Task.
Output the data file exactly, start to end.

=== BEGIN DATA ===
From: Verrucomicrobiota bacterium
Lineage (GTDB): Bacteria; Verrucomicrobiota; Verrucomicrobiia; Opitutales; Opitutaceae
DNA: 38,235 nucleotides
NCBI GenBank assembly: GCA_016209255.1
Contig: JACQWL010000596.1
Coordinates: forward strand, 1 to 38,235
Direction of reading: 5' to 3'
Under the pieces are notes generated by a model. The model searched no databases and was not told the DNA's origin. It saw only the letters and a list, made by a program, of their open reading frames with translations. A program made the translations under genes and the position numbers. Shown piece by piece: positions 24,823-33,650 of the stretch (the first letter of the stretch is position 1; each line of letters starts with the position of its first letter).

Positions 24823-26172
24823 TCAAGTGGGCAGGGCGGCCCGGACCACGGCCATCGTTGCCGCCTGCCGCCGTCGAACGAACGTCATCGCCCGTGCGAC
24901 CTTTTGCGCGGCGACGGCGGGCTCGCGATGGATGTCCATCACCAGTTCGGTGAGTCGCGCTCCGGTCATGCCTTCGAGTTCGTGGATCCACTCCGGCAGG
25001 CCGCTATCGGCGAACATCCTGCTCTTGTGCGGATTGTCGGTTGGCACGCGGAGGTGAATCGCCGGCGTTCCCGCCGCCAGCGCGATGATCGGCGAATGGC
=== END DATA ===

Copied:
From: Verrucomicrobiota bacterium
Lineage (GTDB): Bacteria; Verrucomicrobiota; Verrucomicrobiia; Opitutales; Opitutaceae
DNA: 38,235 nucleotides
NCBI GenBank assembly: GCA_016209255.1
Contig: JACQWL010000596.1
Coordinates: forward strand, 1 to 38,235
Direction of reading: 5' to 3'
Under the pieces are notes generated by a model. The model searched no databases and was not told the DNA's origin. It saw only the letters and a list, made by a program, of their open reading frames with translations. A program made the translations under genes and the position numbers. Shown piece by piece: positions 24,823-33,650 of the stretch (the first letter of the stretch is position 1; each line of letters starts with the position of its first letter).

Positions 24823-26172
24823 TCAAGTGGGCAGGGCGGCCCGGACCACGGCCATCGTTGCCGCCTGCCGCCGTCGAACGAACGTCATCGCCCGTGCGAC
24901 CTTTTGCGCGGCGACGGCGGGCTCGCGATGGATGTCCATCACCAGTTCGGTGAGTCGCGCTCCGGTCATGCCTTCGAGTTCGTGGATCCACTCCGGCAGG
25001 CCGCTATCGGCGAACATCCTGCTCTTGTGCGGATTGTCGGTTGGCACGCGGAGGTGAATCGCCGGCGTTCCCGCCGCCAGCGCGATGATCGGCGAATGGC